As its leadership changes for the first time, the Department of Homeland Security remains hampered by personality conflicts, bureaucratic bottlenecks and an atmosphere of demoralization, undermining its ability to protect the nation against terrorist attack, according to current and former administration officials and independent experts.
Although the 22-month-old department has vast powers over the lives of travelers, immigrants and citizens, it remains a second-tier agency in the clout it commands within President Bush's Cabinet, the officials said. Pockets of dysfunction are scattered throughout the 180,000-employee agency, they said.
There is wide consensus that the agency has made important strides in a number of areas, including establishing high-speed communications links with state and local authorities, researching sensors to detect explosives and biopathogens, and addressing vulnerabilities in the nation's aviation system. Its weaknesses, including scant progress in protecting thousands of U.S. chemical plants, rail yards and other elements of the nation's critical infrastructure, have received considerable public attention as well.
Less well known is the role that turf battles, personal animosities and bureaucratic hesitancy have played in limiting the headway made by the infant department, an amalgam of 22 federal agencies that Congress merged after the Sept. 11, 2001, attacks, officials said.
The department made little progress protecting infrastructure because officials spent much of their time on detailed strategic plans for that task and believed they were technically prohibited by law from spending money on most such efforts. Others in government disagreed, and DHS officials did not reword the technical legal language until recent months.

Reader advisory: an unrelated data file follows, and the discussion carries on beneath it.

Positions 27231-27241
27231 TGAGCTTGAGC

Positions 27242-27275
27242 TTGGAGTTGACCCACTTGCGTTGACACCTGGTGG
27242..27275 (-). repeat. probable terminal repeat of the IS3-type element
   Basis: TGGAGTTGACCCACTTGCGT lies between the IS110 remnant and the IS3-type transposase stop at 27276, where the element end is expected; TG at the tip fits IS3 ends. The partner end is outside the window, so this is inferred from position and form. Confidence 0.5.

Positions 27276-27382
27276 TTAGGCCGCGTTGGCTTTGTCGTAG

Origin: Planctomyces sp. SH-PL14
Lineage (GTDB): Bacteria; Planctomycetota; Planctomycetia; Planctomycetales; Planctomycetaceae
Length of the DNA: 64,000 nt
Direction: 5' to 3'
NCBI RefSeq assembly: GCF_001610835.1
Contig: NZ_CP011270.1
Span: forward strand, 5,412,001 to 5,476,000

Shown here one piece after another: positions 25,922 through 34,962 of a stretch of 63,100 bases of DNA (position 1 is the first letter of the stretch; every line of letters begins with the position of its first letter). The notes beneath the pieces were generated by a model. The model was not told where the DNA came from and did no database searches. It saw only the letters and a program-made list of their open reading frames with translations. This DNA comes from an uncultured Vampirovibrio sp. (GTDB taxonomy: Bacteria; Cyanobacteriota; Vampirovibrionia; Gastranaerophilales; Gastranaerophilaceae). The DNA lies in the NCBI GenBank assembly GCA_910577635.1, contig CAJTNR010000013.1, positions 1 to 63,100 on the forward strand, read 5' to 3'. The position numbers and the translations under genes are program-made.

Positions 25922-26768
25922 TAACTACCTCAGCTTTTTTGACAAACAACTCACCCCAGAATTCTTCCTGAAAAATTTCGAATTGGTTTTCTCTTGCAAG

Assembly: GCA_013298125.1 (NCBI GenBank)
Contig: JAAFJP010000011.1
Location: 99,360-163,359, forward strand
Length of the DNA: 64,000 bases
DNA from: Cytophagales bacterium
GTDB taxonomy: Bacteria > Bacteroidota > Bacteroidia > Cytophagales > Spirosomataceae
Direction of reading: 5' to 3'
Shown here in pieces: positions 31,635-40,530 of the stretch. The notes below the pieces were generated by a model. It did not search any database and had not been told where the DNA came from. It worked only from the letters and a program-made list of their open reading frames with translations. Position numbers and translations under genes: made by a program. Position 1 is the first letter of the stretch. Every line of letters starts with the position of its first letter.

Two arms of the department gridlocked over efforts to secure hazardous chemicals on trains -- one of Congress's most feared terrorist-attack scenarios.
Lengthy delays in deciding which agency would take the lead in tracking people and cargo at U.S. ports of entry resulted from similar disputes. Efforts to develop tamper-proof shipping containers were among the initiatives stalled.
The department's investigative arm, Immigration and Customs Enforcement (ICE), has operated under severe financial crisis for more than a year -- to the point that use of agency vehicles and photocopying were at times banned. The problem stems from funding disputes with other DHS agencies.
Richard A. Falkenrath, who until last May was Bush's deputy homeland security adviser, said many officials at the department were so inexperienced in grasping the levers of power in Washington, and so bashful about trying, that they failed to make progress on some fronts.
"The department has accomplished a great deal in immensely difficult circumstances, but it could have accomplished even more if it had had more aggressive and experienced staff," said Falkenrath, now a fellow at the Brookings Institution. "It would have done better if it had been less timid, less insular and less worried about facing down internal and external opposition."
"This department is immensely powerful in society, given its central role in foreign trade, immigration and transportation," he added. "But it is far less powerful in interagency meetings and the White House situation room."
Michael Chertoff, a federal appeals court judge who is Bush's nominee to succeed the department's first secretary, Tom Ridge, begins confirmation hearings today. He has been described as a no-nonsense administrator who would not hesitate to intercede in turf wars or get tough with recalcitrant bureaucrats.
Homeland Security leaders accept many of the criticisms of the department's performance by government officials and experts but reject others as unfair. "Nobody fully understands the complexity of our task: to build a department out of 22 agencies, operate it, reorganize it, and design and build networks and systems that will defend the nation in perpetuity," said Ridge, who stepped down yesterday. Ridge is widely credited with managing the first phase of the most complicated government reorganization since the 1940s. But the former Pennsylvania governor also is noted for having a politician's desire to please all comers, which resulted in some policy quandaries remaining unaddressed for long periods, officials and experts said.
Top DHS officials point out that much of their time has been spent crafting eight huge internal initiatives. Finished in some cases only in recent weeks, they map out the department's new information technology, payroll, personnel, procurement and other systems.